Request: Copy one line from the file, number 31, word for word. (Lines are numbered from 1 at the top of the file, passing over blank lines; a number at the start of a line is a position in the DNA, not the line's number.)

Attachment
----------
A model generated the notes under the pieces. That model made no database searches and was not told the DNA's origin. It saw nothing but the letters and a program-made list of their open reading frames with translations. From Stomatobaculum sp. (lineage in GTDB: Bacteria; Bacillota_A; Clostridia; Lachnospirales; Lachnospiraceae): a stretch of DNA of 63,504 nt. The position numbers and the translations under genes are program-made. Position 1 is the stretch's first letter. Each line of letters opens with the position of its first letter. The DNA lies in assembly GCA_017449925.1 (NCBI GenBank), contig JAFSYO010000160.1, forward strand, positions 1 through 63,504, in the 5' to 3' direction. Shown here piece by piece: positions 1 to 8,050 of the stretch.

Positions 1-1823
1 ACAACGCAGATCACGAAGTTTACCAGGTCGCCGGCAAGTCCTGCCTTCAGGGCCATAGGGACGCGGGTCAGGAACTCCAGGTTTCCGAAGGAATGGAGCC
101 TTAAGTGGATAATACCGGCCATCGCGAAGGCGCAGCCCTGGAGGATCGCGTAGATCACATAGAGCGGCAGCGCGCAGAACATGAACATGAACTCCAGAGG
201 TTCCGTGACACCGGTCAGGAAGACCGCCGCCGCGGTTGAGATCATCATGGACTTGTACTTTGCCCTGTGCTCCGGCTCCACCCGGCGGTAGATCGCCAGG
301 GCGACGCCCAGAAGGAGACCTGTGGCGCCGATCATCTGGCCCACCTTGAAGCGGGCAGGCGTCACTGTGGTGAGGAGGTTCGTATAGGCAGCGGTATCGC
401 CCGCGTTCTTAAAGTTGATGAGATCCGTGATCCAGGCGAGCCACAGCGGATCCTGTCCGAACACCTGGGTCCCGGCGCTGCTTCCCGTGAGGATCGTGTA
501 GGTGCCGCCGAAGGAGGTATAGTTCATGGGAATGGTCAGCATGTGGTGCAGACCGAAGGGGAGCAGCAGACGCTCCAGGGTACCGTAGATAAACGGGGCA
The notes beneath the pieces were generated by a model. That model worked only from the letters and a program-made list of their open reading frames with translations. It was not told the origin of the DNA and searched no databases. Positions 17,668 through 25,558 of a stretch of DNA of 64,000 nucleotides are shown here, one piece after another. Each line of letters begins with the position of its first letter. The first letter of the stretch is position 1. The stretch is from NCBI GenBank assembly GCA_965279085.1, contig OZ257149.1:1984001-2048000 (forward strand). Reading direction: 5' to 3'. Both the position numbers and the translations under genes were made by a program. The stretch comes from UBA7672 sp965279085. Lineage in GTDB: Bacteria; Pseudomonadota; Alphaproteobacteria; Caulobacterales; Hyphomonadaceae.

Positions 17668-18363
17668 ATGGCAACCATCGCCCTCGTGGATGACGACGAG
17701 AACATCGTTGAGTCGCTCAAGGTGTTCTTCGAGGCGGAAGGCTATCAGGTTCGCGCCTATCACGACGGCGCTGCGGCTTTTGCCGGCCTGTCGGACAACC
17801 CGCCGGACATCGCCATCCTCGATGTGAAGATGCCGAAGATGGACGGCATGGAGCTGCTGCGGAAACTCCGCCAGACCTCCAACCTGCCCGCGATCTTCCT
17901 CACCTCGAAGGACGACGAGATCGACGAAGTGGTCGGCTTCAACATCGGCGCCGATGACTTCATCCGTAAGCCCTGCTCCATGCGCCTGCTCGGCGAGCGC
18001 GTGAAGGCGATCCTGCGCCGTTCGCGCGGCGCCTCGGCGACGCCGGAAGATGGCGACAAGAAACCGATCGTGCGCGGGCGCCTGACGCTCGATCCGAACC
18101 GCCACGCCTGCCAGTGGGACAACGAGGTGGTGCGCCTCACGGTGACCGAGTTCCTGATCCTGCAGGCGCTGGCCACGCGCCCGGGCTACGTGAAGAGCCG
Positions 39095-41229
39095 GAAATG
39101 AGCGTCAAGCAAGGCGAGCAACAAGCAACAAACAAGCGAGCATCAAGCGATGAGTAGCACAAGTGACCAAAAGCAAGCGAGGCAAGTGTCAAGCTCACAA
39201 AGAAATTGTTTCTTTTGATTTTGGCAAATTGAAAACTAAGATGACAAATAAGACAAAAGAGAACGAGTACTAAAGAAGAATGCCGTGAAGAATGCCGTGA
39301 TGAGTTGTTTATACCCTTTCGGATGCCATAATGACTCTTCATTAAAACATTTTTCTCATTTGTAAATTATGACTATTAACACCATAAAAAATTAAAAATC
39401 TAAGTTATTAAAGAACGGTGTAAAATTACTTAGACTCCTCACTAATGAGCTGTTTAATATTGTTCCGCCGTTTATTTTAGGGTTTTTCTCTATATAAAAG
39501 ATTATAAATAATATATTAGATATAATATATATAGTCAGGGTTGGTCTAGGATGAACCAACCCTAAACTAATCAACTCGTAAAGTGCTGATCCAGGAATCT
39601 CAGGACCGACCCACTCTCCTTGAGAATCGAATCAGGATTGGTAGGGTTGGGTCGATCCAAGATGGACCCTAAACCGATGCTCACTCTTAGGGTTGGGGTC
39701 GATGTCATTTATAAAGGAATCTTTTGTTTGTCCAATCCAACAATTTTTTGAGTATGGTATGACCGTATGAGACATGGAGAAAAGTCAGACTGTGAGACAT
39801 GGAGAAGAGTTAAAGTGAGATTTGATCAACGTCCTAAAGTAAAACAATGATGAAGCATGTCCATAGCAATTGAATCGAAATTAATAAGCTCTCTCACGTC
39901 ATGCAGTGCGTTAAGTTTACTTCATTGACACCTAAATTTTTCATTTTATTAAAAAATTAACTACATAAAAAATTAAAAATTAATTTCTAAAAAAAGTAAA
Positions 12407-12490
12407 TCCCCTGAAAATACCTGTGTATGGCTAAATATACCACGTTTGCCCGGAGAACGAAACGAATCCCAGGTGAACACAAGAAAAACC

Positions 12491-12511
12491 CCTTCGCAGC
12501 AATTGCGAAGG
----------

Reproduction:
12491 CCTTCGCAGC